A veggie burger is a hamburger patty that does not contain meat. It may be made from ingredients like beans, especially soybeans and tofu, nuts, grains, seeds or fungi such as mushrooms or mycoprotein.
Boca Burger is a veggie burger produced by Kraft Heinz in Chicago, Illinois. Like all of Boca Foods' products, Boca Burgers serve as a meat analogue.
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Tofu skin, Yuba, beancurd skin, beancurd sheet, or beancurd robes is a food product made from soybeans. During the boiling of soy milk, in an open shallow pan, a film or skin composed primarily of a soy protein-lipid complex forms on the liquid surface. The films are collected and dried into yellowish sheets known as tofu skin. Since tofu skin is not produced using a coagulant, it is not technically a proper tofu; however, it does have similar texture and flavor to some tofu products.
Tofurkey is faux turkey, a meat substitute in the form of a loaf of vegetarian protein, usually made from tofu or seitan with a stuffing made from grains or bread, flavored with a broth and seasoned with herbs and spices.
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Tofutti Brands Inc. is a U.S. company based in Cranford, New Jersey, that makes a range of soy-based, dairy-free foods under the "Tofutti" brand that was founded by David Mintz. Tofutti sells an ice cream substitute for the lactose-intolerant, kosher, food allergy sensitive, vegetarian, and vegan markets.
Turtle Island Foods is an American company founded in 1980 in Forest Grove, Oregon and headquartered in Hood River, which produces Tofurky, a popular vegetarian and vegan alternative to turkey, as well other meatless products. All of the company's products are vegan, and most are kosher-certified by the Kosher Services of America. Turtle Island Foods is also the first company in the United States to have their products approved by The Vegan Society in the United Kingdom.
A vegetarian hot dog is a hot dog produced completely from non-meat products. Unlike traditional home-made meat sausages, the casing is not made of intestine, but of cellulose or other plant based ingredients. The filling is usually based on some sort of soy protein, wheat gluten, or pea protein. Some may contain egg whites, which would make them unsuitable for a lacto-vegetarian or vegan diet.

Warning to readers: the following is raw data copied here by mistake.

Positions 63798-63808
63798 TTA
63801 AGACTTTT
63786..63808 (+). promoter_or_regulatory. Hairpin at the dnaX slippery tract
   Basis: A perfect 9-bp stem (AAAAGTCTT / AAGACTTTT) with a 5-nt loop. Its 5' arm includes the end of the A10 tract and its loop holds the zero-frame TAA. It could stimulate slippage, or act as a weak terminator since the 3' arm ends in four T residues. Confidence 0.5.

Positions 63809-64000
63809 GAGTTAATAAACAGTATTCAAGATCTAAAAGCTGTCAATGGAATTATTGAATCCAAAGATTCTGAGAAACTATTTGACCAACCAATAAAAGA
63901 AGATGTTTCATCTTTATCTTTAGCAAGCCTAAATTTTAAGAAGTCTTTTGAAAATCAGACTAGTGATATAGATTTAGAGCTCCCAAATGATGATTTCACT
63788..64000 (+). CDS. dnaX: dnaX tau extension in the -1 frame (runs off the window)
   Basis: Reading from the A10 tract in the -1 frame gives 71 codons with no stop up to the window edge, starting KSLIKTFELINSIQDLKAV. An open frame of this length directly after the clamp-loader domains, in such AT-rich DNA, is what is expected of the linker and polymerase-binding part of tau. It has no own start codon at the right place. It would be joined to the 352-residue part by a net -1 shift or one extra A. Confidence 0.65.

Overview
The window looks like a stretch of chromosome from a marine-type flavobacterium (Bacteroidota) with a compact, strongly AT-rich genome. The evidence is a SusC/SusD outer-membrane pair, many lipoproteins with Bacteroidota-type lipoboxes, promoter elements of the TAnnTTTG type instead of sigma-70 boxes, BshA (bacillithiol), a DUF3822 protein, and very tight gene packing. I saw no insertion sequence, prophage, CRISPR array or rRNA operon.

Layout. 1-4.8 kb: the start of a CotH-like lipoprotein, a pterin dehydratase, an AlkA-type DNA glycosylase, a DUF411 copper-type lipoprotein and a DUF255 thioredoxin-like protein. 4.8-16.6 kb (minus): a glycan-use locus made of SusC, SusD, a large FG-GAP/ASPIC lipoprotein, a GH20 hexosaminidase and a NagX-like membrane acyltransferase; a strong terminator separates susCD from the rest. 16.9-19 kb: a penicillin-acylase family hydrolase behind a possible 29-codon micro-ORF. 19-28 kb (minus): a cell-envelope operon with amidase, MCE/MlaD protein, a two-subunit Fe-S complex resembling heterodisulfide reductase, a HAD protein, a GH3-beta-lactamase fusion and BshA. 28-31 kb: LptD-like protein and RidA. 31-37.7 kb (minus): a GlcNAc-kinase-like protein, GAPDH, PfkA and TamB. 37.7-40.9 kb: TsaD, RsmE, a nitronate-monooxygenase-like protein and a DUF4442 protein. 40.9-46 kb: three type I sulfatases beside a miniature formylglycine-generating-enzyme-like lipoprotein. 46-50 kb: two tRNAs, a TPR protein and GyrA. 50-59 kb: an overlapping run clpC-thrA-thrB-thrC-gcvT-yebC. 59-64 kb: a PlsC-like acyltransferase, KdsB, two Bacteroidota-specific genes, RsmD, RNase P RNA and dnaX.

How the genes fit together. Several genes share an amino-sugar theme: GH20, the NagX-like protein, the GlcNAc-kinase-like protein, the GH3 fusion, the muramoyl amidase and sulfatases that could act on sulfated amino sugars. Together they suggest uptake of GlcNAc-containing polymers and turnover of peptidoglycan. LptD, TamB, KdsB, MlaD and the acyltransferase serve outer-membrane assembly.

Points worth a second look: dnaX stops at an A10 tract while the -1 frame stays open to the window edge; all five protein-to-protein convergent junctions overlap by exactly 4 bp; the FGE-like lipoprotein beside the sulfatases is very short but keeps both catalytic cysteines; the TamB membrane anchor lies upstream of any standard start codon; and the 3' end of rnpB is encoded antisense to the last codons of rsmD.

A nut roast or roasted nut loaf is a vegetarian dish consisting of nuts, grains, vegetable oils, broth or butter, and seasonings formed into a firm loaf shape or long casserole dish before roasting and often eaten as an alternative to a traditional British style roast dinner. It is popular with vegetarians at Christmas, as well as part of a traditional Sunday roast. Nut roasts are also made by Canadian and American vegetarians and vegans as the main dish for Thanksgiving or other harvest festival meals.
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Daiya Foods Inc. is a Canada-based dairy-alternative food company located in Burnaby, British Columbia. The company was established in 2008 by Andre Kroecher and Greg Blake. Daiya's original products are cheese analogues made from coconut oil and tapioca flour that are known for their cheese-like consistency and melting properties. They contain no animal products or soy, lactose, wheat, barley, gluten or nuts.
Vegan cheese is a category of non-dairy, plant-based cheese analogues. Vegan cheeses range from soft fresh cheeses to aged and cultured hard grateable cheeses like plant-based Parmesan. The defining characteristic of vegan cheese is the exclusion of all animal products.
Ten Talents is a vegetarian and vegan cookbook originally published in 1968 by Rosalie Hurd and Frank J. Hurd. At the time, it was one of the few resources for vegetarian and vegan cooks. The cookbook promotes Christian vegetarianism and a Bible-based diet, in keeping with teachings of the Seventh-day Adventist Church. By 1991, the 750-recipe cookbook was entering its 44th printing and had sold more than 250,000 copies. An expanded edition with more than 1,000 recipes was issued in 2012.